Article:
My hon. Friend is entitled to ask that question, and it is part of the problem that has been identified to me. Like him, I believe that much of it can be dealt with under the existing law, and later in my speech I shall show that the relevant agencies do not seem to be behaving in a sufficiently proactive way.

Some people suggest that the Traveller community is outside society as we know it. That is very worrying, as people have even suggested to me that vigilante groups should be set up. That would set a very dangerous precedent in Ayrshire: I would not want to go down that road, or recommend it to anyone at all.

Traveller children are kept out of school, and as a result run riot on quad bikes—and I have already mentioned the fearsome dogs in the camps. There is wanton vandalism to property: when the Travellers are in town they breach all the security put in place around empty factories, for example, with the result that the factories are trashed and millions of pounds-worth of damage is done. They also lift all the stones put down to stop them camping, and then claim that that just happened by accident.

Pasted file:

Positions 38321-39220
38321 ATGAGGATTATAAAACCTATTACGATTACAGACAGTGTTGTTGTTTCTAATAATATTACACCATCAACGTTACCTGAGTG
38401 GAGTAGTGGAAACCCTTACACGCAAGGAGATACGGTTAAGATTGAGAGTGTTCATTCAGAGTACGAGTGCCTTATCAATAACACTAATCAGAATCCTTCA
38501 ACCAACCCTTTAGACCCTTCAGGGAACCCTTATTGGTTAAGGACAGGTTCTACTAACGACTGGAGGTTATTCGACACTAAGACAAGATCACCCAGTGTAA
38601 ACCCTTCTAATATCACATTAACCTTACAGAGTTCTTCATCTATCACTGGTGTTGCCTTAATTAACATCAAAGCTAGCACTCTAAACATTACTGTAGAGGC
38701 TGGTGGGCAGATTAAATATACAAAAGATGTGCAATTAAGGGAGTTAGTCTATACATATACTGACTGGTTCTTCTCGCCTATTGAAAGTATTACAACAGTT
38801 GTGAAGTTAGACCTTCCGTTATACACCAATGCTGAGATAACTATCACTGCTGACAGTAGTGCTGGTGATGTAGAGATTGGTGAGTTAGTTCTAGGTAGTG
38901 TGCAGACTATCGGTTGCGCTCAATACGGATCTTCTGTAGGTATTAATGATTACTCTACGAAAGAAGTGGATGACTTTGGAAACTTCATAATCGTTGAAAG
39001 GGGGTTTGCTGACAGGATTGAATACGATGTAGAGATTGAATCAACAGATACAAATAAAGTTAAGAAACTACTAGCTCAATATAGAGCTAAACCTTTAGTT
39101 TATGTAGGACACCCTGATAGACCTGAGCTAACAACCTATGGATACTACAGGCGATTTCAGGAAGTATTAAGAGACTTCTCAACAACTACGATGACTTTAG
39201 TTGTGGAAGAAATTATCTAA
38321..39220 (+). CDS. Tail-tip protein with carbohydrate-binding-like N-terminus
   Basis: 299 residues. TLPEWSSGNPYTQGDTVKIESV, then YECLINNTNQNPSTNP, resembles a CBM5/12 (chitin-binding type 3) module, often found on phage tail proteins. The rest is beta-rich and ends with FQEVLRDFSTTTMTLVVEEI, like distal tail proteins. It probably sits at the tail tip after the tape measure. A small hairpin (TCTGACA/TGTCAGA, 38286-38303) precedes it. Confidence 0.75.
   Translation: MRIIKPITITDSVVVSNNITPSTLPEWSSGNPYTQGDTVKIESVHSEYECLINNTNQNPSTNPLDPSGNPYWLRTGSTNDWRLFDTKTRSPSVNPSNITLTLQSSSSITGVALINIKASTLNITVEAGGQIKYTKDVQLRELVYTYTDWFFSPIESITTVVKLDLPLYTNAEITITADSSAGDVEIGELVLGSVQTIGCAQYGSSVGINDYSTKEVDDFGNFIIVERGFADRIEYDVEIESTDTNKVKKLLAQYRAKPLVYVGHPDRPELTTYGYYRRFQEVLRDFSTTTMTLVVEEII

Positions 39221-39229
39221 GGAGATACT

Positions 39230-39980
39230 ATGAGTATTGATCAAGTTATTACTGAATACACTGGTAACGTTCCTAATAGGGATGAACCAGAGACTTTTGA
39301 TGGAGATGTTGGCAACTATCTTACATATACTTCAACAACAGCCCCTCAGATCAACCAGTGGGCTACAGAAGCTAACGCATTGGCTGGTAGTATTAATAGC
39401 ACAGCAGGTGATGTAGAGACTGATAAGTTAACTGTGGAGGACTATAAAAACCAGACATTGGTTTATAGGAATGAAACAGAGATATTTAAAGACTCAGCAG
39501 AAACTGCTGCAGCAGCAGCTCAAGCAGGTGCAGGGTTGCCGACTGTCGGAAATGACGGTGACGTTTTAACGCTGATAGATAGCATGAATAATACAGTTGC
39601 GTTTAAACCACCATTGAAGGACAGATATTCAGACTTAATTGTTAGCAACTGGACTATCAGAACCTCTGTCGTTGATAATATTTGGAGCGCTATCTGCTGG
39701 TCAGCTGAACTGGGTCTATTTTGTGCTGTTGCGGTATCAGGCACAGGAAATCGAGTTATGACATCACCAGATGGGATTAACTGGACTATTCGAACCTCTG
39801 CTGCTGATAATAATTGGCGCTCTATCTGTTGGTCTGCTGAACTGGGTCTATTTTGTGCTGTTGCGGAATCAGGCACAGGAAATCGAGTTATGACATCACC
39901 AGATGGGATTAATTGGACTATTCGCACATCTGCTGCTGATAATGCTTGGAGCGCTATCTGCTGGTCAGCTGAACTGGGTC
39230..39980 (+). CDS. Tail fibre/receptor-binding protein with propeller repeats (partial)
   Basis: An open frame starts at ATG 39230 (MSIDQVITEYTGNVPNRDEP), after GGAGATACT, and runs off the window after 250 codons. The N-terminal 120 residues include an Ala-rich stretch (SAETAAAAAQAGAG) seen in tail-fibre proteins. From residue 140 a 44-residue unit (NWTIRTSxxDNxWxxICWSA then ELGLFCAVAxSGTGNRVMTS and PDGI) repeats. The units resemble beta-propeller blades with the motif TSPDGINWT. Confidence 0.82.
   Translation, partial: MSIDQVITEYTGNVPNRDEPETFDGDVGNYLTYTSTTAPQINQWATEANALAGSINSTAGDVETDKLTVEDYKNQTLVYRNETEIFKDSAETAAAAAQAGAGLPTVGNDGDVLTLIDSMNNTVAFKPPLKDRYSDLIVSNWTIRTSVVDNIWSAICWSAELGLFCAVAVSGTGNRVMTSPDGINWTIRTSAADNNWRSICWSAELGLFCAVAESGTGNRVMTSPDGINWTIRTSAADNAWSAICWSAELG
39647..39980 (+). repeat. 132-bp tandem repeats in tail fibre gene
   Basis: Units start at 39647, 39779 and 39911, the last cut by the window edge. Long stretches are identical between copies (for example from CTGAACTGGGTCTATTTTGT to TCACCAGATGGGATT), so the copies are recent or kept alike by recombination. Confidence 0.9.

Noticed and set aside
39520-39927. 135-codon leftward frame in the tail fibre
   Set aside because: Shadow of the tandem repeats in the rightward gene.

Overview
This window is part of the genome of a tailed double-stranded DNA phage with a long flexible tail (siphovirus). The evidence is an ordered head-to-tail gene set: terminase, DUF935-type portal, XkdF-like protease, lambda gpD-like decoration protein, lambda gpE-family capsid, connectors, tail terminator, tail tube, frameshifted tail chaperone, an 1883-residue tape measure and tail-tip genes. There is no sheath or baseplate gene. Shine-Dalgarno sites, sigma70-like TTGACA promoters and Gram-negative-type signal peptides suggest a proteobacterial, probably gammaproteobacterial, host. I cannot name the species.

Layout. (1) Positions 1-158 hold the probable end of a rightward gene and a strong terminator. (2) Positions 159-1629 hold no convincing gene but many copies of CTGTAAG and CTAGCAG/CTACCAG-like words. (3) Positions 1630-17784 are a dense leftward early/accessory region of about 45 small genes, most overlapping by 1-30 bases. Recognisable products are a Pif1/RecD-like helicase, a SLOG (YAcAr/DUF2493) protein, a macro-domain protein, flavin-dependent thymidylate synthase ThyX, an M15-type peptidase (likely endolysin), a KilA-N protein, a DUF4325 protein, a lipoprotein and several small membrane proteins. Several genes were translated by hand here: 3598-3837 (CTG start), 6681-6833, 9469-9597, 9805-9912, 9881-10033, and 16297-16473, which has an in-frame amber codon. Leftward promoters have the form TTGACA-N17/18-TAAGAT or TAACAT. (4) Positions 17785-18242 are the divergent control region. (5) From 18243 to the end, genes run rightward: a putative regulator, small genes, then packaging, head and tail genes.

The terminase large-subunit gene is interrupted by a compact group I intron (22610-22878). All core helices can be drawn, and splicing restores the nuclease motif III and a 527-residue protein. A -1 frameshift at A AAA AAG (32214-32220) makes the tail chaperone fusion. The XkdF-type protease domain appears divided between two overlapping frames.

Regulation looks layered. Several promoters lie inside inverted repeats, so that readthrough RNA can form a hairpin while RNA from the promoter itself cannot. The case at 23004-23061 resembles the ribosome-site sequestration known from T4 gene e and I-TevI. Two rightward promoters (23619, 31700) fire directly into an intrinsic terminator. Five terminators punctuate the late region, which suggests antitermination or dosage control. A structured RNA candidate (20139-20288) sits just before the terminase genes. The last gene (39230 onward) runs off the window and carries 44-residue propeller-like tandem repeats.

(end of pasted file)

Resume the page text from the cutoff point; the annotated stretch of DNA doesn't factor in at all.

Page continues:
Does my hon. Friend agree that local people see Travellers as outside the social norm? In my constituency, local Conservatives have told people that there is to be a campsite on their doorstep, when in fact no such site has ever been suggested. Travellers are guilty of real antisocial behaviour, but the actions of local Conservatives are an example of that being exploited for purely political gain. The fact that there are no Conservative Members on the Opposition Benches for this debate proves that they do not care about what is a real issue for all our people.